#MuslimGirlLife

6 Things Islamic School Failed to Teach Me

menstruacia
  • sadaf nalband

    Very well pointed . Although me being educated in a convent school has had the priviledge of studying and learning about these pressing issues, my friends who attended madrasa were not aware of it until i told them. Its weird how v hide these issues in the name of modesty n religious guidelines, however these need to be brought to the notice. Really nice of u for pointing it out .

  • Ajay Kumar

    Much of this would be best taught at home.

  • Golam Dawood

    I’d add class elitism, political isolation, sectarianism and religious intolerance. Islamic schools can be very alienating places for non-Muslims to school.

    • Husnaa Kajee

      Amen brother

  • Ameena

    https://www.youtube.com/watch?v=xXwbMXDt7D8&t=7s If anyone is interested, I found an excellent video that show some of the best apps for losing weight at home

  • Archized MY

    This article does highlight problems in the Arab/Desi muslim community that I needed confirmation on but to be honest it seems to be making a generalisation on Islamic schools. The problems highlighted by the article are valid and are real as per my school experience but to imply that all Islamic schools are like this is just not accurate.

    With the exception of one year most of my school life has been in Islamic schools and I will admit that regarding mental health issues some Islamic schools are a bit uncomfortable having open discussion but the way the article frames all Islamic schools is just unfair.

    My Islamic highschools taught us all extensively on the human reproductive system with an emphasise on female hygeine care. My teachers made sure we knew what menstruation is about, you can ask me how it happens and I can answer you.

    We were taught about sex. How its done biologically, the nuances it carries, the emotional repurcussions of it, why people do it, how it should be done and yes how Islam permits us to do it. Not to mention we were also taught about birth control methods and how more often it unfairly falls on women.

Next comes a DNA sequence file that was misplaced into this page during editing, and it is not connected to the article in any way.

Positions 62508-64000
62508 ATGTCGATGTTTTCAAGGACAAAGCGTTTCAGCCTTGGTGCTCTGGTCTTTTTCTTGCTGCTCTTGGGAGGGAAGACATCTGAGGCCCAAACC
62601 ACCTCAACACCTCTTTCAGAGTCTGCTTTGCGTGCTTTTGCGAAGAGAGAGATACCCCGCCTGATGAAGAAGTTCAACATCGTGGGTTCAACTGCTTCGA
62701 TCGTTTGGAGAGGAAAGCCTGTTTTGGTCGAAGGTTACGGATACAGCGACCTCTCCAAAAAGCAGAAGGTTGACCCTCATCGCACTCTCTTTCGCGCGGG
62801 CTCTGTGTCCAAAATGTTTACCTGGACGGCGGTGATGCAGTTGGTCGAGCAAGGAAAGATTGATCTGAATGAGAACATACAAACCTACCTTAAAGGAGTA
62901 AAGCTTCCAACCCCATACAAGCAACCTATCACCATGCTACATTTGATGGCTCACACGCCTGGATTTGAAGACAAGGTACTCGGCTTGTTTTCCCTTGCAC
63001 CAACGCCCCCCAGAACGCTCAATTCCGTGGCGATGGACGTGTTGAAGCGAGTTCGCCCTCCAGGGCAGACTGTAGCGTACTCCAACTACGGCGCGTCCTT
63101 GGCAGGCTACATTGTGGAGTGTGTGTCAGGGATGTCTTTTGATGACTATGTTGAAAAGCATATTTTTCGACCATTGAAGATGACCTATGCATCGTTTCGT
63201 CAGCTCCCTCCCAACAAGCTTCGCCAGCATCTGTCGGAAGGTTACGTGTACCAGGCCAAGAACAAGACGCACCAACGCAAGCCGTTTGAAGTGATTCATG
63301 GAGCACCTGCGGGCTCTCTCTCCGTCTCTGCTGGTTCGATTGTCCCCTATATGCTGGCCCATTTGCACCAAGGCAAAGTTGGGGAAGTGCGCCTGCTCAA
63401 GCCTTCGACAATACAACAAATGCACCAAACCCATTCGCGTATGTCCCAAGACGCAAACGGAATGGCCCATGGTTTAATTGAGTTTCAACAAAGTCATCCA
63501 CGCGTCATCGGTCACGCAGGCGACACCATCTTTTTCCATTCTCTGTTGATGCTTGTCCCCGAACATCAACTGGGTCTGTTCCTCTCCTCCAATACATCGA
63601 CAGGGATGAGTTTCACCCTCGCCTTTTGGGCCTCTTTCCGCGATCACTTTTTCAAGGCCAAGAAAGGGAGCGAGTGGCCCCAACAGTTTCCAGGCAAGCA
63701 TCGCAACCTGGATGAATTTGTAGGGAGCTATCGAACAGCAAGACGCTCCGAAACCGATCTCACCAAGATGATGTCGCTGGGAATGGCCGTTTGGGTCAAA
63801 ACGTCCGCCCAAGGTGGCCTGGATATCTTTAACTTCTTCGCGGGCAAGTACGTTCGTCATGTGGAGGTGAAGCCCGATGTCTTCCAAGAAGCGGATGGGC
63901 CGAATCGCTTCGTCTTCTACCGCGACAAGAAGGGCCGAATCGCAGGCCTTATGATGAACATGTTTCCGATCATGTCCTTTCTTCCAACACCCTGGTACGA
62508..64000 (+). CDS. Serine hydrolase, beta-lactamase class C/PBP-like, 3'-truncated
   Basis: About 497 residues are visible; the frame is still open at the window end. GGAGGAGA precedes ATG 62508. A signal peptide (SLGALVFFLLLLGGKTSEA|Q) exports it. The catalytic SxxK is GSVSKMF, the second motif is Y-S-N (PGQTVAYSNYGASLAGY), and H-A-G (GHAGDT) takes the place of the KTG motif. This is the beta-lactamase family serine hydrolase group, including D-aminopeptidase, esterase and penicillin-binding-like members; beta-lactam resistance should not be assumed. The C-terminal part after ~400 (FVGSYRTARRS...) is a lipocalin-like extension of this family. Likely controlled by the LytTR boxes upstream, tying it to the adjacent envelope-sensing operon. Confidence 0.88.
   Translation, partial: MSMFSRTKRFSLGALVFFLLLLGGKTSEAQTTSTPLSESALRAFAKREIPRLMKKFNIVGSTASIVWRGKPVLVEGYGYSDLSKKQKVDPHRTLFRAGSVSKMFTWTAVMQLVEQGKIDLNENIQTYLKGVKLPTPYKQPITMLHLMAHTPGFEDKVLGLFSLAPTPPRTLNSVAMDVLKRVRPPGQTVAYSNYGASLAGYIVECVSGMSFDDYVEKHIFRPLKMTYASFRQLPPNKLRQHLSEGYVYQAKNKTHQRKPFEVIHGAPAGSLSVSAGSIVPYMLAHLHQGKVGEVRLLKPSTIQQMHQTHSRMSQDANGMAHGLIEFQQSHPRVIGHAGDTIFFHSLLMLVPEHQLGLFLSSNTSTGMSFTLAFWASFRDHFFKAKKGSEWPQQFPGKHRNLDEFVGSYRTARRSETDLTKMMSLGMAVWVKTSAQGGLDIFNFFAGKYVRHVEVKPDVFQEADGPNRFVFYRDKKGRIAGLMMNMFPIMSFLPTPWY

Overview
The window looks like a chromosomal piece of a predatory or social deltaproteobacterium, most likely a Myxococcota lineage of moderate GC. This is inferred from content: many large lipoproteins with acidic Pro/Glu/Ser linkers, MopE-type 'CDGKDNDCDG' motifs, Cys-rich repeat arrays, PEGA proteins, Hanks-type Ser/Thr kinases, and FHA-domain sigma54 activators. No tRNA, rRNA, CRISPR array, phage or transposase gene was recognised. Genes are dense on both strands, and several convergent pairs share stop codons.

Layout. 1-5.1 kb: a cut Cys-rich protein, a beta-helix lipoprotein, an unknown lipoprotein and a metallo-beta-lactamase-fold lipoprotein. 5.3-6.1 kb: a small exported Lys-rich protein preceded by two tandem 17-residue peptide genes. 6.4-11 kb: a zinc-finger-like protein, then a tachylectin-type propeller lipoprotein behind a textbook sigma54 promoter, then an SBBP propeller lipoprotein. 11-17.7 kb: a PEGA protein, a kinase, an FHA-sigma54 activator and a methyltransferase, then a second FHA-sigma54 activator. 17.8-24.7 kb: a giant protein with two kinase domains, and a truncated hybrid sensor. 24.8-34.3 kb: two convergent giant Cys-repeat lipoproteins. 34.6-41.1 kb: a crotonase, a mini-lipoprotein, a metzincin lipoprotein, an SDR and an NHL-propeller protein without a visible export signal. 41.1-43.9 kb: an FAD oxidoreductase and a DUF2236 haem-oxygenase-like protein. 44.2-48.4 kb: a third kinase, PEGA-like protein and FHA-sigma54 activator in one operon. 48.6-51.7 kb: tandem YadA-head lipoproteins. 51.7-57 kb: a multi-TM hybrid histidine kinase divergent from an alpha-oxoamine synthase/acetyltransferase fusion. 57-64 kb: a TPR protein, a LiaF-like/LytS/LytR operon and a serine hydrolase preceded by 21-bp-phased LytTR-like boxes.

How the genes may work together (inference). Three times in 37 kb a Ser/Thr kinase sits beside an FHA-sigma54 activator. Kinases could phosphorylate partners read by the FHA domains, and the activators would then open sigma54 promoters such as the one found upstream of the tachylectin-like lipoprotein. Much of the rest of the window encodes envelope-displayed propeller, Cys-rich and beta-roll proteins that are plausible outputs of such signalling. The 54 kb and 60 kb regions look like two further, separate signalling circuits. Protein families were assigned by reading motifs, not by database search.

My teachers also made it a point to stamp out any racism in students, it didn’t always work but I blame their rich racist parents.

    And the whole rape is taboo thing didn’t exist in my school. My teachers know what rape is and they know how awful it. Sure yeah some guys made a joke about it but they got told on and then my teachers brought down hell. So yeah.

    I will admit when it comes to mental health my first school was slow to catch up but by my fourth year we finally got a counselor and she was the best. We all loved her. She helped so many students including me get through some rough patches. She also undid some unintended damage our older teachers may have inflicted unintentionally.

    To sum up. Your experience must have been utter shite but to generalise the problems that your school faced as problems that all Islamic schools face is wrong and I hope you understand this.

    Im writing this because my schools taught me to fight for what I believe in regardless of what others believe. Maybe if you got to attend my school you would have never had to face the problems you faced.

  • Archized MY

    I’m not Arab/Desi and it was not my school majority

  • Hesham zaman

    no and not fair. this is just one experience, first of all, and our school is the exact opposite of this article. maybe this was the way all schools functioned at that time, or maybe this was a particularly closed-off school mentality, but we have never seen this disconnect in practice.

    • SJannat

      That’s her experience of Islamic schools and unfortunately about half of the Islamic schools are like that

  • SJannat

    I’m also aware of not acknowledging other religions. In Islamic schools, I don’t think most of them teach about other religions and what they’re about, and also the lack of diversity, explaining to children why racism is bad which really should be known instinctively

  • Samira Amer

    Working on an amazing sex Ed program geared towards Muslim youth: http://www.lovebeyondlove.com

  • Samira Amer

    We are working on a great project for sex Ed geared towards Muslim youth. Check it out: http://www.lovebeyondlove.com

  • Ecaep Modeerf

    we have to go back to the sunnah and learn form the prophet SAW. women would ask him stuff regarding menstruation and things people are usually uncomfortable discussing. our deen covers all this stuff, we dont need to follow the way non Muslims since this is already suppose to be discussed. maybe this experience sucked because they weren’t following Islamic protocol and had co ed, it seems like the boys were a huge part of the bad experience, well if they weren’t there in the first place their snide comments wouldn’t have made things hard to discuss. i went to public school and the physical education/health classes were separate, all the girls were comfortable in gym. at the end of the day everyone has to realize school cant teach you everything about life, it starts with our will to learn and suceed in this life and the hereafter.

  • Naila Khan

    Not all Islamic schools are like that.